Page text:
When children and families around the world are suffering through conflict, poverty and disaster, Mercy Corps is there to respond with lifesaving relief and long-term support.
We are on the ground in more than 40 countries, empowering people to survive crisis, build better lives and transform their communities for good. After an emergency, we work quickly to meet the urgent needs of survivors and give people the resources they need to build back even stronger.
Thanks to our global community of supporters and partners, we are able to help millions of families during their time of need — providing lifesaving assistance to Syrian refugees, reaching survivors after natural disasters like the earthquakes in Nepal, and distributing critical seeds and tools to displaced families in South Sudan.
Our response during and after emergencies ensures that people are empowered to strengthen their communities from within. Now, and for the future.
The Syria crisis
Photo: Corinna Robbins/Mercy Corps
As the war in Syria continues with no end in sight, the resulting humanitarian crisis has left millions of children and families suffering the consequences. We're working to support some 2.5 million refugees who’ve fled the ongoing war in Syria, and we reach roughly 470,000 people inside Syria every month with lifesaving food and relief.
We have responded to almost every global natural disaster in the last 20 years, including the Hurricane in Haiti, the Nepal earthquakes, Typhoon Haiyan in the Philippines, the Japan tsunami, the Haiti earthquake, the hunger crisis in the Horn of Africa, and the Indian Ocean tsunami.
Photo: Miguel Samper for Mercy Corps
In 2015, two powerful earthquakes killed thousands and devastated Nepal. Historic sites tumbled, roads were blocked by dangerous landslides, and thousands of homes were destroyed. Our team responded quickly to deliver emergency supplies to those in need, and now they are working hard to make sure that the people of Nepal recover.
Families in conflict
Ongoing conflict brings more than just violence: it can compromise local food supplies, drive families from their homes and leave entire communities devastated for years to come.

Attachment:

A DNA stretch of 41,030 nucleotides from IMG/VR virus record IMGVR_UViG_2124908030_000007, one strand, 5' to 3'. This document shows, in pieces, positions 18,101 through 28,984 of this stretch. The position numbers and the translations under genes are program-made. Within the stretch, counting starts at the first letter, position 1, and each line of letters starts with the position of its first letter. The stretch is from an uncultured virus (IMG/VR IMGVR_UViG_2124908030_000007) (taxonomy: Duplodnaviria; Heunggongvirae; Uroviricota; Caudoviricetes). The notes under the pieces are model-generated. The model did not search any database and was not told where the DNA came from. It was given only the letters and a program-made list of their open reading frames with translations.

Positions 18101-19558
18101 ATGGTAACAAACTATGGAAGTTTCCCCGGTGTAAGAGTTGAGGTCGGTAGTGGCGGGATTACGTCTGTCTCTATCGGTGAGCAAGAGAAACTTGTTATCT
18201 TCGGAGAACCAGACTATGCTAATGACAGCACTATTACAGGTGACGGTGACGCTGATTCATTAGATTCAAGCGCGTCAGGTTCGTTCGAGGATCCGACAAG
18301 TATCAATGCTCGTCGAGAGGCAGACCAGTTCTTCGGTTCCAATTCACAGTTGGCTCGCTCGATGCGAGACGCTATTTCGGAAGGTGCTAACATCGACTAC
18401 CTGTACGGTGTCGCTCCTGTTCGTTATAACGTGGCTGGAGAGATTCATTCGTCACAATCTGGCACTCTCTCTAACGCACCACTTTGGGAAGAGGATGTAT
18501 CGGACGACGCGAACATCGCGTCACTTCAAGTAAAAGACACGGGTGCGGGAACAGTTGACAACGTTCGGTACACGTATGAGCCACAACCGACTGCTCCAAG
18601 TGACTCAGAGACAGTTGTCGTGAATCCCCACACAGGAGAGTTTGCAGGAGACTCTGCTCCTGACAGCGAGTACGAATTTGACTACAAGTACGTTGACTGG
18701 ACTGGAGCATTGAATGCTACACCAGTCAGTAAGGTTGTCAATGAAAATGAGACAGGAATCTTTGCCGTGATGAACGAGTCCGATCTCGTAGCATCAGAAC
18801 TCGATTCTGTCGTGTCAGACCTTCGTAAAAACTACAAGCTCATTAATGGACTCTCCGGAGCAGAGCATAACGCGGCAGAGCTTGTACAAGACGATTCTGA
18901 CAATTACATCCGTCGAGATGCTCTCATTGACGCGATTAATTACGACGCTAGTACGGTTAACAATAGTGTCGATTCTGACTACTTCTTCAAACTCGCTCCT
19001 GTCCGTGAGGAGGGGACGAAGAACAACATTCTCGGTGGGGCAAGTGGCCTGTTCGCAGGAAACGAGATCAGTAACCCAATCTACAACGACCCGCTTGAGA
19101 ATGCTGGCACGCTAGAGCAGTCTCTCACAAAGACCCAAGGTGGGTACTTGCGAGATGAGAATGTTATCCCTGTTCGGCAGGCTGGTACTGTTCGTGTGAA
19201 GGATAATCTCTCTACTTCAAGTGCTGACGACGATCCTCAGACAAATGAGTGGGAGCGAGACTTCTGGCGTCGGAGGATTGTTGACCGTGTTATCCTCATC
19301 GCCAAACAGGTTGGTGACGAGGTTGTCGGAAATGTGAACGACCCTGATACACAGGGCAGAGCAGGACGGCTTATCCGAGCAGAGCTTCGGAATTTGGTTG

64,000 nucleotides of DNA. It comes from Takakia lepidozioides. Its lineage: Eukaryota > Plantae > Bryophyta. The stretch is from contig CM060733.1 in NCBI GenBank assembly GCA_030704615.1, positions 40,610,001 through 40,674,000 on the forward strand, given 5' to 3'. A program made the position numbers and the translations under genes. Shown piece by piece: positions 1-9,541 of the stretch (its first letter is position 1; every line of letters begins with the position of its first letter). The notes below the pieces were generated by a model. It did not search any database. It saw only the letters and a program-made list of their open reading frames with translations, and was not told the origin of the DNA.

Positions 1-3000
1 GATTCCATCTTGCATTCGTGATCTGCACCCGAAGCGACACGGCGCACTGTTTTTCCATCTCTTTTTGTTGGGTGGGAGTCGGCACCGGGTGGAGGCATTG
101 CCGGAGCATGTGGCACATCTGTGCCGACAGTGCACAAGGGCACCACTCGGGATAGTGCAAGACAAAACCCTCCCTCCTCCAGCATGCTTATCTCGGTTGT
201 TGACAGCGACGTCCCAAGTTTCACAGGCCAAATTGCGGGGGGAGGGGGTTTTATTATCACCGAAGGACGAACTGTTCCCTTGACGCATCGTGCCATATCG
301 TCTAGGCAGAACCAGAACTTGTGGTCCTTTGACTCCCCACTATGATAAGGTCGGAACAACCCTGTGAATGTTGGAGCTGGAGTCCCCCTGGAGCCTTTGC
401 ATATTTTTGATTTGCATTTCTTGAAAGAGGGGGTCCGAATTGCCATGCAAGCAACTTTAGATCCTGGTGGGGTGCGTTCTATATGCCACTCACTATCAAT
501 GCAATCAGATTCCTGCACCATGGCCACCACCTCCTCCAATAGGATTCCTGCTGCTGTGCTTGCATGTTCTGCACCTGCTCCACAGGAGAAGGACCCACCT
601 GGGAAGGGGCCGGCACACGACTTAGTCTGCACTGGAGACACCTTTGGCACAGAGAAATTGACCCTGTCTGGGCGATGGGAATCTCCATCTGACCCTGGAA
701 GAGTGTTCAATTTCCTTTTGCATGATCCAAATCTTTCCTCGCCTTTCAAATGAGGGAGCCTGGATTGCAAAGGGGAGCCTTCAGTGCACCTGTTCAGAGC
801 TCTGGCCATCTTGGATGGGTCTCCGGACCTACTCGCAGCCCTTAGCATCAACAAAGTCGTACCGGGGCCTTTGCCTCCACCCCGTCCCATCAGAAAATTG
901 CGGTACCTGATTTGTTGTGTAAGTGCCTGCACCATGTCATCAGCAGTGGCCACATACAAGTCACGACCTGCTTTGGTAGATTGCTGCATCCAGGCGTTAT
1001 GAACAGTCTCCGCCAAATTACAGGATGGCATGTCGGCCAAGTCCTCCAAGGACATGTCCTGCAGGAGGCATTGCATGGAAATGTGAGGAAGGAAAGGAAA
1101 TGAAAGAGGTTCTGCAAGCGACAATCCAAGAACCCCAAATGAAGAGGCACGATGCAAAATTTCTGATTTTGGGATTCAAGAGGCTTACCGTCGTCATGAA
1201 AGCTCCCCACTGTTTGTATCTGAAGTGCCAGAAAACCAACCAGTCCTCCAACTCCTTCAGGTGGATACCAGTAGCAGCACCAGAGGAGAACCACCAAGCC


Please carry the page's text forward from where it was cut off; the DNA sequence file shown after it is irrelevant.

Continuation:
Our seasoned emergency responders work through conflict in places like Yemen, Gaza, Ukraine, Iraq, South Sudan and the Central African Republic to distribute critical supplies, protect families uprooted by ongoing violence, and help communities rebuild.
Photo: Cassandra Nelson/Mercy Corps
South Sudan has been in turmoil since political conflict erupted in 2013, just two years after the country gained its independence in 2011. Now, 1 in 5 people are displaced and millions are at risk of starvation. The ongoing conflict has thrown the country into chaos and devastated the economy and food supply.
Photo: Christy Delafield/Mercy Corps
As forces battle to retake the Iraqi city of Mosul from ISIS, families in the region are bracing for the effects of more violence. Already hundreds of thousands of families have fled their homes due to fighting, and more may soon be forced to flee the city of Mosul, which is still home to roughly 1.5 million people.
Photo: Corinna Robbins/Mercy Corps
In the Lake Chad Basin, drought and massive displacement due to violence from Boko Haram are converging to create a dire humanitarian crisis. In Nigeria alone, roughly 4.4 million people are in need of food assistance and many children are suffering from severe malnutrition. It’s a complicated crisis, and we are still learning about the true consequences that this conflict will have on families in the areas where we work.
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All stories about Emergency response
Libya: Humanitarian response continues as rebels enter Tripoli
As events in Libya's capital continue to unfold, Mercy Corps is monitoring the situation closely in anticipation of meeting urgent humanitarian needs after the conflict ceases. And we continue to aid Libyans in several other conflict-affected areas.
Kenya: Clean water for nearly 200,000 people in drought-parched Kenya
Over the last week, our emergency response team in northeastern Kenya has reached more than 9,700 more people with clean water. The total population to which we're delivering and ensuring water has risen to 197,749.
Somalia: Benti and her family in a Mogadishu displacement camp
Benti and her family walked for more than 30 days to reach the displacement camp in Mogadishu, Somalia's capital, where they now live in this makeshift shelter alongside thousands of others.
Somalia: Walking for weeks to reach Mogadishu's sprawling camps
Somalia: In Mogadishu's overcrowded hospitals
Somalia: An unimaginable situation
Yesterday my colleague Cassandra Nelson, on the ground in Somalia, sent in several photographs of what she was seeing in Mogadishu, the country's crisis-ravaged capital to which our emergency response team has deployed.
Kenya: Saadia Farah and her daughter Amina in Wajir County, Kenya
Eighteen-year-old Saadia Farah and her one-year-old daughter Amina, who are surviving the Horn of Africa's brutal famine with help from Mercy Corps.
Kenya: When the only asset you have left is hope
At only 18, Saadia Farah is one of the many thousands of mothers that Mercy Corps is helping survive the drought crisis in East Africa.
Kenya: Update: Water deliveries rise from 16 to 33 towns
Mercy Corps' emergency response team in northeastern Kenya is providing fresh, clean water to more than 186,000 people in 33 drought-stricken villages and towns.
Kenya: Once upon a time in northeastern Kenya
Once upon a time in northeastern Kenya, there was a huge stretch of land called Wajir. In the language of the people who lived there, that name itself meant ‘Once upon a time...’ Once upon a time, the land in Wajir was green, the rains came often and life was good.